SpaceX is ready to launch the 26th Starlink mission this week, after conducting the 25th satellite deployment less than a week ago, on April 28. To date, there’s approximately 1,500 broadband satellites in orbit. The company is already providing beta internet service to customers who pre-ordered via Starlink.com. A veteran Falcon 9 rocket will launch a ninth time to deploy 60 more Starlink satellites tomorrow afternoon. “Targeting Tuesday, May 4 for launch of 60 Starlink satellites from Launch Complex 39A (LC-39A) at Kennedy Space Center in Florida. The instantaneous window is at 3:01 p.m. EDT,” SpaceX announced. “…But team is keeping an eye on weather in the recovery area,” they said. If weather conditions are unfavorable a backup launch opportunity is also scheduled for Wednesday, May 5 at 2:39 p.m. EDT. The United States Space Force 45th Weather Squadron forecasts 80% favorable weather conditions at the launch complex, however, weather must also be stable in the Atlantic Ocean where the company plans to recover the veteran rocket booster. There could be a “moderate risk” to landing the rocket on the ‘Of Course I Still Love You’ drone ship due to rough weather at sea. Read full weather forecast in the image below.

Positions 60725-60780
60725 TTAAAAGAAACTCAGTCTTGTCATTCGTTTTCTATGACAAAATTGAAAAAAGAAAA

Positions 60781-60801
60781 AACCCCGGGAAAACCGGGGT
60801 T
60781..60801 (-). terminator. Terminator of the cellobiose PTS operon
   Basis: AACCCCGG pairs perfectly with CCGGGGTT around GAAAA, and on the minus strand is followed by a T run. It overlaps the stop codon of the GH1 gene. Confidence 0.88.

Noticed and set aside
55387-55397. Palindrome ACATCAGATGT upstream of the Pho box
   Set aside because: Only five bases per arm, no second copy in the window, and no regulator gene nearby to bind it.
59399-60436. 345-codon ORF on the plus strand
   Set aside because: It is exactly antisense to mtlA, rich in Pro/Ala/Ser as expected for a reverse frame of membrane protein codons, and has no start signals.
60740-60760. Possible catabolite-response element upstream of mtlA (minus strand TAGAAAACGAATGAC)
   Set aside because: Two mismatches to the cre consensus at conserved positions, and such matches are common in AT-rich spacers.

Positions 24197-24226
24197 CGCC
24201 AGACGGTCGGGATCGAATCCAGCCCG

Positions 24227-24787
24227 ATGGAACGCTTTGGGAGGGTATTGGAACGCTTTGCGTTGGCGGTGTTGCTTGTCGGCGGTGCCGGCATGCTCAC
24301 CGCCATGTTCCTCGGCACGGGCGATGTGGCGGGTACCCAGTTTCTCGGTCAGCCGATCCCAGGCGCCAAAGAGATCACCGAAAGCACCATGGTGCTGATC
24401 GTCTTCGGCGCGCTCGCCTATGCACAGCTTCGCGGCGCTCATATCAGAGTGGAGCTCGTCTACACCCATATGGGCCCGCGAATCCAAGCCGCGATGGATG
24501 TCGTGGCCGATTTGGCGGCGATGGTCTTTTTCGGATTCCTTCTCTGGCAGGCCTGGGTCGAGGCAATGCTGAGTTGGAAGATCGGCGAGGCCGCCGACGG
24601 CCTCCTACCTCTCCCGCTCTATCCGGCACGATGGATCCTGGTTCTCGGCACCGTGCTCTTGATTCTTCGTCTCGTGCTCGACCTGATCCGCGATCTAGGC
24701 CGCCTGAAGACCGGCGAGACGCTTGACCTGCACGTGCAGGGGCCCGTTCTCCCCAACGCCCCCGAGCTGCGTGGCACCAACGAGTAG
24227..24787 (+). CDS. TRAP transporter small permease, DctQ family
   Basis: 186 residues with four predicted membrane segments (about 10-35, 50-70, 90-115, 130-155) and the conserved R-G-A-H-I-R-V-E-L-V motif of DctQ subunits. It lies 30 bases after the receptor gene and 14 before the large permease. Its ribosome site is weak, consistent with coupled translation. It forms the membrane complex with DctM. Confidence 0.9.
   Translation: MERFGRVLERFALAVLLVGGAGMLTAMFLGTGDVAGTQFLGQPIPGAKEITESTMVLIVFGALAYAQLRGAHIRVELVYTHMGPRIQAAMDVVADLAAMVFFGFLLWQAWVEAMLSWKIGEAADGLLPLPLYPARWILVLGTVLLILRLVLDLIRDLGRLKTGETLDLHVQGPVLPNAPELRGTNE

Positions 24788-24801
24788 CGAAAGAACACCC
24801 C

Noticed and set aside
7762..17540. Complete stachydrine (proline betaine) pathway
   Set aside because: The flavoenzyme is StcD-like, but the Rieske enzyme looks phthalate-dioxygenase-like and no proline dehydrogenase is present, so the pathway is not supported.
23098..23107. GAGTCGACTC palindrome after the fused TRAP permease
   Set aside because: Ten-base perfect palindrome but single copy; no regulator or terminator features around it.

Targeting Tuesday, May 4 at 3:01 p.m. EDT for Falcon 9 launch of 60 Starlink satellites from LC-39A in Florida, but team is keeping an eye on weather in the recovery area— SpaceX (@SpaceX) May 3, 2021
The Falcon 9 first-stage booster that will conduct the 26th Starlink mission is a fleet leader, identified as booster production number B1049-9; It previously flew on eight missions: the launch of Telstar 18 VANTAGE, Iridium-8, and six Starlink missions. “One half of Falcon 9’s fairing previously supported two Starlink missions,” SpaceX said. Engineers aim to push rocket reusability to the next level. Each Falcon 9 first-stage booster will be utilized at least 10 times. SpaceX founder Elon Musk said during a recent press conference that they could probably reuse the booster more than that –“We do intend to fly the Falcon 9 booster until we see some kind of a failure with the Starlink missions,” he said. Rocket reusability is important because it significantly reduces the cost of spaceflight. To date, SpaceX has recovered 81 orbital-class rocket boosters and reused 61. You can watch the Starlink mission in the video below 10-minutes before liftoff, courtesy of SpaceX.
WATCH IT LIVE!
Featured Image Source: SpaceX